[Date Prev][Date Next][Thread Prev][Thread Next][Date Index][Thread Index][Subject Index][Author Index]
Re: Ornithomimus had feathers and "display" winglike forelimbs
Is there a picture of the fossil online?
On Oct 25, 2012, at 11:13 AM, Ben Creisler wrote:
> From: Ben Creisler
> New in Science:
> Darla K. Zelenitsky, François Therrien, Gregory M. Erickson,
> Christopher L. DeBuhr, Yoshitsugu Kobayashi, David A. Eberth, and
> Frank Hadfield (2012)
> Feathered Non-Avian Dinosaurs from North America Provide Insight into
> Wing Origins.
> Science 338(6106): 510-514
> DOI: 10.1126/science.1225376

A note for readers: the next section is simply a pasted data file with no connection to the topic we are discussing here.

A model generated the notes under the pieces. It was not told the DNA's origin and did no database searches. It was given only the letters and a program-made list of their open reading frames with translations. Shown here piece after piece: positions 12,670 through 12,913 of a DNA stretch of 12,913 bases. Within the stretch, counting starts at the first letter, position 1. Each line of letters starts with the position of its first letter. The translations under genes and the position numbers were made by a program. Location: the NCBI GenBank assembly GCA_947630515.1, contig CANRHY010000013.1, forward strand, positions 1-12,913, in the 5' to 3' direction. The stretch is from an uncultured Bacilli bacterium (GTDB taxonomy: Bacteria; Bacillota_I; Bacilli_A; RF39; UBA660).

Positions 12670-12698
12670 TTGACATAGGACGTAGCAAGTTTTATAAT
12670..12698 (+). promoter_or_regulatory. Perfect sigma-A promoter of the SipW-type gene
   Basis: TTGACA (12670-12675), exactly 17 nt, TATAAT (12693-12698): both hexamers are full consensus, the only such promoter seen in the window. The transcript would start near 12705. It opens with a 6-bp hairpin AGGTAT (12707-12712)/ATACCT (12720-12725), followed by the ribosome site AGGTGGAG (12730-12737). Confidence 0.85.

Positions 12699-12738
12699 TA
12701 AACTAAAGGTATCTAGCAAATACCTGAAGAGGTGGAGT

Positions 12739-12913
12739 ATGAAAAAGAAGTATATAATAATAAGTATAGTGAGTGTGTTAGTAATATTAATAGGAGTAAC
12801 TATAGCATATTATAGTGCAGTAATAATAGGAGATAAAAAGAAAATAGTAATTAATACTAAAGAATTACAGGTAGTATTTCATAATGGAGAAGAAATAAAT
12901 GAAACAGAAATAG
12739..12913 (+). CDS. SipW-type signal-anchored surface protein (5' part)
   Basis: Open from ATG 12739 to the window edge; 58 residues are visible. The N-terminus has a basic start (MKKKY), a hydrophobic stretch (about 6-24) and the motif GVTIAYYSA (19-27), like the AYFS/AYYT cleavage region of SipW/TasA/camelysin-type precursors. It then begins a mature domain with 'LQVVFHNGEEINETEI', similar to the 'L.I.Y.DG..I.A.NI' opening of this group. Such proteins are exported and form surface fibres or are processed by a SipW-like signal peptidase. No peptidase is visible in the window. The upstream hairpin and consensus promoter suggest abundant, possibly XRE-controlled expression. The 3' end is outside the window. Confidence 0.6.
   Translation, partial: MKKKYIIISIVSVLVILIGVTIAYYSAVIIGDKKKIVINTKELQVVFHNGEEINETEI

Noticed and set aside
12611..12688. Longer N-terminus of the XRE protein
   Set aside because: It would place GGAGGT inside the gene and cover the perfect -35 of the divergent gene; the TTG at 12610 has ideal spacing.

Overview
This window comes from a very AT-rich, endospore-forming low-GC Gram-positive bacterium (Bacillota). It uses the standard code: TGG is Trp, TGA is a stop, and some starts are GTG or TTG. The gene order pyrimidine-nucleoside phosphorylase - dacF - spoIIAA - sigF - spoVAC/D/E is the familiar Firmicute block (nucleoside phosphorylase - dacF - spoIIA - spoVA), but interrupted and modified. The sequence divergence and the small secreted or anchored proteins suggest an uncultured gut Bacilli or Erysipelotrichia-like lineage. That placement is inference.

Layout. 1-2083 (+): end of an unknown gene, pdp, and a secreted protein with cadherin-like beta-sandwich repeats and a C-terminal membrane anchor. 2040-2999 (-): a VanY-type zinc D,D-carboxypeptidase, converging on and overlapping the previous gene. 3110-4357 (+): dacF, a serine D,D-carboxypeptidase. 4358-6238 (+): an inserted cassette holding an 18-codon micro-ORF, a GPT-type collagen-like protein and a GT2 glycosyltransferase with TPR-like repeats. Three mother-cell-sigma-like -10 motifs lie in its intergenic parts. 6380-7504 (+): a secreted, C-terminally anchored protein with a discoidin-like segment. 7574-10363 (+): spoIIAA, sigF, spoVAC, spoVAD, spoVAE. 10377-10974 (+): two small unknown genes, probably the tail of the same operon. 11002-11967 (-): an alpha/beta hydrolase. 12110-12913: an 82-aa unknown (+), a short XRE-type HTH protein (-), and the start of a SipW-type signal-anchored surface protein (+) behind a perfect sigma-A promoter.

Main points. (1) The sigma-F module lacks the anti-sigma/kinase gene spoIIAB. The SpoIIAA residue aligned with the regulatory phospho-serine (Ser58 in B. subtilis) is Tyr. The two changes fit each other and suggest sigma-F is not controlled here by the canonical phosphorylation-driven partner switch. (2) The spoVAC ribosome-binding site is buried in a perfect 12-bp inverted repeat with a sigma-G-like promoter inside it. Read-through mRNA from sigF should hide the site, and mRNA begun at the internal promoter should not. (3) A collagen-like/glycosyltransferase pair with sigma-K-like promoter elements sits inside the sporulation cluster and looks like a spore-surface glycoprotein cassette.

> Previously described feathered dinosaurs reveal a fascinating record
> of feather evolution, although substantial phylogenetic gaps remain.
> Here we report the occurrence of feathers in ornithomimosaurs, a clade
> of non-maniraptoran theropods for which fossilized feathers were
> previously unknown. The Ornithomimus specimens, recovered from Upper
> Cretaceous deposits of Alberta, Canada, provide new insights into
> dinosaur plumage and the origin of the avian wing. Individuals from
> different growth stages reveal the presence of a filamentous feather
> covering throughout life and winglike structures on the forelimbs of
> adults. The appearance of winglike structures in older animals
> indicates that they may have evolved in association with reproductive
> behaviors. These specimens show that primordial wings originated
> earlier than previously thought, among non-maniraptoran theropods.